The global crude oil market has continued to see a sustained price increase.

As at Thursday, the price hovered around $73/74 per barrel.

This is both good and bad news for an economy like Nigeria’s that depends on crude import as well as imported refined petroleum products.

The good news is that more petro-dollars will continue to pump into government coffers.

The bad news, however, is that as crude price increase, price of refined petroleum products will also increase.

This means as Nigerian earns more from crude, it is going to spend even more on fuel importation.

As a result, the expected open market price of petrol being imported into Nigeria may have risen above 190-naira as crude oil price climbed towards $75 per barrel.

As of March 20, 2018, when the international benchmark for oil prices, Brent, traded around $66 per barrel, the expected open market price of petrol, according to data obtained from the Petroleum Products Pricing Regulatory Agency, was around 189-naira per litre.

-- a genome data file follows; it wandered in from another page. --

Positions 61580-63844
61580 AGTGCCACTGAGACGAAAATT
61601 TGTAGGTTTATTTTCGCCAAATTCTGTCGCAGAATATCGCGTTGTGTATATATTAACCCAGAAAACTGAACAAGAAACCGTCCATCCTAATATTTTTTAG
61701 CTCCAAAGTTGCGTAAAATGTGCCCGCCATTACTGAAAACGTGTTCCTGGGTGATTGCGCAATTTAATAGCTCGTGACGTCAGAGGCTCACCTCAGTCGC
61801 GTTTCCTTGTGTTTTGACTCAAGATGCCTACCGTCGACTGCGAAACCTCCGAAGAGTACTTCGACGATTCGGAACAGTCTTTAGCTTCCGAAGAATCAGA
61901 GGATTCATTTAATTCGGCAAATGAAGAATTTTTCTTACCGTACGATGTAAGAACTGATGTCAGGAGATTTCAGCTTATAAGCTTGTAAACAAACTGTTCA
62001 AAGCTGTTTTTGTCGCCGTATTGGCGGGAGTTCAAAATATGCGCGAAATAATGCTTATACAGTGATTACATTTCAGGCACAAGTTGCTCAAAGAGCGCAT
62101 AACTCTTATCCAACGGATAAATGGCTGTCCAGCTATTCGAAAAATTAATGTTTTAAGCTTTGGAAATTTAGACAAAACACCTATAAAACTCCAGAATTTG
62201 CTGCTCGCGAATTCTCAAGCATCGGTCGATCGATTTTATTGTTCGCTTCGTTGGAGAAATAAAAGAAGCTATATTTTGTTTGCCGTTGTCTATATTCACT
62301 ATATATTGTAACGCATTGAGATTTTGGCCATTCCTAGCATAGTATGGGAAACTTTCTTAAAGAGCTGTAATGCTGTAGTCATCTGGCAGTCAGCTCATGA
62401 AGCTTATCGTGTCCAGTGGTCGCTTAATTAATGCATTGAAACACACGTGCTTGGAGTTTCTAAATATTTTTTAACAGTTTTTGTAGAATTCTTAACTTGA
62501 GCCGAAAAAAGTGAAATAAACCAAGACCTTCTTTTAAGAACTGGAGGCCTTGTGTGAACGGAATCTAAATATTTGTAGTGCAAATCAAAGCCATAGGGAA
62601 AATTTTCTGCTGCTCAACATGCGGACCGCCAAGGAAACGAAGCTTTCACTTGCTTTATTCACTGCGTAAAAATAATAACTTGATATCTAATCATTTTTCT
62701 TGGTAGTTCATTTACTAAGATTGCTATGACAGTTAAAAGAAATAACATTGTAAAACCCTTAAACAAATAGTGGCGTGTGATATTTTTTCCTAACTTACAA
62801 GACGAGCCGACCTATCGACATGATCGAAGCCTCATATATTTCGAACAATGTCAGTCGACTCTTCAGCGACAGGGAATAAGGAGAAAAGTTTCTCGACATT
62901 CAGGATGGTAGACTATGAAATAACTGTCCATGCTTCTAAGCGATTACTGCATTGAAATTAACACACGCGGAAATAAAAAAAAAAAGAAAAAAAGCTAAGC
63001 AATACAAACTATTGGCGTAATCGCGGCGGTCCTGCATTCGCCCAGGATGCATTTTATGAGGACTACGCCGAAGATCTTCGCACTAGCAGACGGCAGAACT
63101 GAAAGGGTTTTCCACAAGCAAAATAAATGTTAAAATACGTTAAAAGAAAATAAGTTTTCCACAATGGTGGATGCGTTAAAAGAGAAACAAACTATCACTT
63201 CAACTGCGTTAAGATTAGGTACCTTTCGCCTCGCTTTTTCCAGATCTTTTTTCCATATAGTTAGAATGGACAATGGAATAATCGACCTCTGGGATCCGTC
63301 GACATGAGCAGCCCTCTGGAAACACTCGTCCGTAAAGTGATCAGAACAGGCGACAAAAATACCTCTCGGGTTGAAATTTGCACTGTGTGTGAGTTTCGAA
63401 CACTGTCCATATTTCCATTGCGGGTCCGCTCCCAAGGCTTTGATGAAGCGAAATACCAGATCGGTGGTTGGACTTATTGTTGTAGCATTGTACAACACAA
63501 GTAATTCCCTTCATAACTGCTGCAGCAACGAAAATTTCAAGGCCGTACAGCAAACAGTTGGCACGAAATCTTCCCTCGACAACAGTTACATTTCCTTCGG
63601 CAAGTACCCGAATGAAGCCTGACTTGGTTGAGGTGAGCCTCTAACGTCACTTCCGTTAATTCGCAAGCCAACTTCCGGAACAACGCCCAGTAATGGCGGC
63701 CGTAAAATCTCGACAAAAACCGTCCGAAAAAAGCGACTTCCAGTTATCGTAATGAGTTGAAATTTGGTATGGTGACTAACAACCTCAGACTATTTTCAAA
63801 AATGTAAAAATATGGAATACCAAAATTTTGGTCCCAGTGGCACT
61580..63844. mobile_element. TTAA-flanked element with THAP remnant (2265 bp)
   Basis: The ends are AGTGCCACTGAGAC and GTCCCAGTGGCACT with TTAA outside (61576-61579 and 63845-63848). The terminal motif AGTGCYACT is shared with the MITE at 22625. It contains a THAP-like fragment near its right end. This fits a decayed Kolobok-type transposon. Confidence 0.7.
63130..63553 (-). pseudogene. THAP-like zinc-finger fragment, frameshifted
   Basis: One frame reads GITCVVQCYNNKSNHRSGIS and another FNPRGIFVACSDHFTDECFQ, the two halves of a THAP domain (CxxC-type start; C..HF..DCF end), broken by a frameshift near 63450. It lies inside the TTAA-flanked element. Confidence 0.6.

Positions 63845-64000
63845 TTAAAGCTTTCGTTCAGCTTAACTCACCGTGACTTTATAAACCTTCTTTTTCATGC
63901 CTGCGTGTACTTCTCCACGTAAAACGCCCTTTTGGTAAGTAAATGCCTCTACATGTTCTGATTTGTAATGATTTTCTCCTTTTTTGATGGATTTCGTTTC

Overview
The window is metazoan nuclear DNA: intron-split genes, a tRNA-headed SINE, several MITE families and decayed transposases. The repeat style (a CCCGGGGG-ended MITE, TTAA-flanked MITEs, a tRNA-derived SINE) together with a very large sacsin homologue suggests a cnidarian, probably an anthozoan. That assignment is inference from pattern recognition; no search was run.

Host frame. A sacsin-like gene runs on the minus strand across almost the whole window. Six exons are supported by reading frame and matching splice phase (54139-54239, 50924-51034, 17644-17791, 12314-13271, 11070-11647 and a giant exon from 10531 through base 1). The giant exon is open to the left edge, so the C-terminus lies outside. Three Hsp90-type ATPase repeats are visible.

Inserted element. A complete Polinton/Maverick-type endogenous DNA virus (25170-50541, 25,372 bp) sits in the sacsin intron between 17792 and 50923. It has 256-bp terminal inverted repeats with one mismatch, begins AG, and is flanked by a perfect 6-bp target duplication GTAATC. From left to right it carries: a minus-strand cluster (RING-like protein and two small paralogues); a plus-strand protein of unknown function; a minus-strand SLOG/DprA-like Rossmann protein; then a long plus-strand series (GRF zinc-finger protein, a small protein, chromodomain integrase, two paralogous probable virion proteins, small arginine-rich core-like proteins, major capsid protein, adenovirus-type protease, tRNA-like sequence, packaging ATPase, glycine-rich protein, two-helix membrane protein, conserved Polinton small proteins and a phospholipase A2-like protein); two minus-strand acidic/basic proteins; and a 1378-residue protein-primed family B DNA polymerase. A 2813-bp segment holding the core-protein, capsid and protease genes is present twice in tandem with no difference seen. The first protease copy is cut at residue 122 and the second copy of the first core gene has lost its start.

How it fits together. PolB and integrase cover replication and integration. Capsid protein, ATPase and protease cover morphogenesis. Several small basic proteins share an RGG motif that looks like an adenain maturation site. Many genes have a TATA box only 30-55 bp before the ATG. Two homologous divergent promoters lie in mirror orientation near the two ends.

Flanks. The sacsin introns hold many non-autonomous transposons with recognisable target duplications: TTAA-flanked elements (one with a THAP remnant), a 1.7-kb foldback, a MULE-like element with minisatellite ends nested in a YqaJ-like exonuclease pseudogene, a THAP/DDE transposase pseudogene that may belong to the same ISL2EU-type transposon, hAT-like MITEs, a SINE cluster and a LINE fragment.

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Brent, against which Nigeria’s crude oil is priced, touched $74.75 per barrel last Thursday, having gained 10% since the start of this month. It traded around $74.68 as of 4:30PM Nigerian time on Thursday.

“If we keep the price of petrol fixed and there is an increase in crude oil prices, the price of petrol will rise, and somebody has to pay for it, whether the NNPC or the Federal Government.

“Somebody has to pay more and that has to come in the form of subsidy,” the Chairman/Chief Executive Officer, International Energy Services Limited, Dr. Diran Fawibe, told Punch on Wednesday.

He stressed the need for the country to ramp up local refining of crude oil in order to reduce the dependence on importation to meet the nation’s fuel needs.

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